Statement on SCOTUS Decision Overturning Roe

Moneythink is dismayed and deeply saddened by the U.S. Supreme Court’s recent decision to overturn the landmark Roe v. Wade ruling. This June 24th decision drastically strips away constitutional rights to basic healthcare, including reproductive care,  which has been a center point of US citizenship, economic power, and security for nearly fifty years. Since the Court’s ruling we have already seen a number of states enacting triggers banning abortions altogether. Sadly, we expect to see many more states taking similar actions. In the longer term, this ruling has severe, far-reaching consequences for a number of other communities, including LGBTQIA+.      

We are forced, once again, to recognize and name that gender, generational poverty, access to quality education, access to quality healthcare, access to affordable housing, and intergenerational wealth are inextricably linked. Historically marginalized individuals and low-wealth communities shoulder the heaviest burdens in our country. Overall, these communities will experience the most disastrous impacts of this Court’s decision. While the myth of the unlikely connection between student debt and reproductive justice may exist, make no mistake that both student debt and abortion restrictions obstruct current and future generations’ chance at a financially secure future. For example, student loan debt and reproductive healthcare restrictions disproportionately harm young individuals of color, especially Black women. It’s well known that the national student debt crisis burdens Black women more than their white peers, limiting their ability to build generational wealth. Furthermore, the racialized gender wage gap forces Black women to carry student loan debt for longer periods of time, and the gap increases throughout their careers, making it harder to pay off student loans. Student loan debt continues to mount as individuals progress through their adulthood. As a consequence, those who are denied abortion care and forced to carry the pregnancy to term have greater odds of living below the Federal Poverty Level. The real burden of student debt and abortion restrictions can easily compound on each other – and facing the financial consequences of each is devastating. Individuals should have the basic freedom to make decisions about their futures, the freedom to decide if and when to parent, and the freedom to control their economic well-being. While it might be easier for us to see reproductive choice as separate from our mission, the reality is that basic healthcare is a social justice issue. We cannot have one without the other.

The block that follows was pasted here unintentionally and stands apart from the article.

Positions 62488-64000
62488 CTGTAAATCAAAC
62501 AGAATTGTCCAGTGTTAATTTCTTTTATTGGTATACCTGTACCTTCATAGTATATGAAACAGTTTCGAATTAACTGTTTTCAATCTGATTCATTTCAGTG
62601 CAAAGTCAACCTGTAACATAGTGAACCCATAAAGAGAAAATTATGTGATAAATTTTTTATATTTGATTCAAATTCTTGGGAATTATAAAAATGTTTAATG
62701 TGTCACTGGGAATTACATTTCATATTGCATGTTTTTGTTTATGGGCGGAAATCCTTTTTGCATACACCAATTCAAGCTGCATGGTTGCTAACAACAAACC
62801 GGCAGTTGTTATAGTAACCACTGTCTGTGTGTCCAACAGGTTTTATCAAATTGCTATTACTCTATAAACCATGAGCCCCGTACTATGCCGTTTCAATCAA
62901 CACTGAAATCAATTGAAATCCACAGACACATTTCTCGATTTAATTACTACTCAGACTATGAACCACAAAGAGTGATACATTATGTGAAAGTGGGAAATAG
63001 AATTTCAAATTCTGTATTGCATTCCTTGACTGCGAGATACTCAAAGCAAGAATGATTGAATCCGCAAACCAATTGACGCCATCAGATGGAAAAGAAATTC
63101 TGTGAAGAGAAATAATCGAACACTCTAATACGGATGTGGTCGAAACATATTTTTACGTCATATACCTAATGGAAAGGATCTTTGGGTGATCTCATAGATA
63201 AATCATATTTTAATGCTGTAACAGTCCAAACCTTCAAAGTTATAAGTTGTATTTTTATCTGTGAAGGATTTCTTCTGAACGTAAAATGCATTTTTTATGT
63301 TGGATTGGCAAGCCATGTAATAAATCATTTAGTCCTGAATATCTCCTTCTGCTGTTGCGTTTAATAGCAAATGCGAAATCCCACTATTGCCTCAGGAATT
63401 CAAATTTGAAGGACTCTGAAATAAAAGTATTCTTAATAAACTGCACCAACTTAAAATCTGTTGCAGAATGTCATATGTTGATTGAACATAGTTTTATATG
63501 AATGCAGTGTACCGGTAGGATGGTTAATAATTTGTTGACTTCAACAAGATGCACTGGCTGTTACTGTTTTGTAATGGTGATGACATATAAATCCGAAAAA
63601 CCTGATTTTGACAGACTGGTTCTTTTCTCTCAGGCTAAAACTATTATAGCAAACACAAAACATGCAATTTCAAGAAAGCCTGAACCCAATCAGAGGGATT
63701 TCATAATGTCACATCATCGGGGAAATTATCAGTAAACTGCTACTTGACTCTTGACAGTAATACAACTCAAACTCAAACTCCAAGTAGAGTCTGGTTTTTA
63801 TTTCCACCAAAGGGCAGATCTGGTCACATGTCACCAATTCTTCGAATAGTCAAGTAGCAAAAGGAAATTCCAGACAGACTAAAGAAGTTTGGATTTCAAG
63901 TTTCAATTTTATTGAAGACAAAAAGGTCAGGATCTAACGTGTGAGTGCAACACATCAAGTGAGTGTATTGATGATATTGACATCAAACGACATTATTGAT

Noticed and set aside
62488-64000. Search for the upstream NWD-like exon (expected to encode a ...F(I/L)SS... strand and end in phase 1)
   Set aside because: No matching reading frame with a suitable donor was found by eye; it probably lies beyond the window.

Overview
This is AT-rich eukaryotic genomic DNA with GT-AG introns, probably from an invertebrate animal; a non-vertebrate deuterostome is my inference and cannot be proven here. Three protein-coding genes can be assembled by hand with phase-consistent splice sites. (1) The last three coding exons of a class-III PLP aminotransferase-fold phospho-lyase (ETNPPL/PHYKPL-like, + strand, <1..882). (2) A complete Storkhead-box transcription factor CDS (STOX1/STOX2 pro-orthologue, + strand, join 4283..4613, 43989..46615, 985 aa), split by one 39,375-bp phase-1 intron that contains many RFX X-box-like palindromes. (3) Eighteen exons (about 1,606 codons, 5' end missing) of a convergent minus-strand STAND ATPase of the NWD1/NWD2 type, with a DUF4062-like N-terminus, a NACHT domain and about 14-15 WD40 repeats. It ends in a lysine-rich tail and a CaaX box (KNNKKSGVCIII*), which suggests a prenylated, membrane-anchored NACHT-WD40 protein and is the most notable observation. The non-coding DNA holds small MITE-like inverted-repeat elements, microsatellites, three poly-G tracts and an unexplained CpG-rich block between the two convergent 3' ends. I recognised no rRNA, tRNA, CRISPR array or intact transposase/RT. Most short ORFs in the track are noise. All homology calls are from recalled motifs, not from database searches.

There’s nothing that we can say that eases the sting, nor is there a magic wand that we can wave to rewind several days. However, remaining silent or doing nothing are not options. SCOTUS’s ruling will have immediate and devastating implications for members of our team, our partner organizations, and our communities. As an organization committed to social justice for all, it’s our moral obligation and societal responsibility to stand firm in our position that all people have the right to bodily autonomy and reproductive freedom. 

I am encouraging our team to take the time and space needed to process this profound shift. Likewise, in the coming weeks and months, we will assess what we can tangibly do to ensure that our team members have access to essential medical services, which is critical to ensuring the well-being of our organization.

Our vision is focused on financial freedom, social capital, and an inclusive economy for all. This is not exclusive to students. Rather, we aim for a world that affords all people the resources and dignity to live their healthiest, fullest lives. 

In community,

Josh Lachs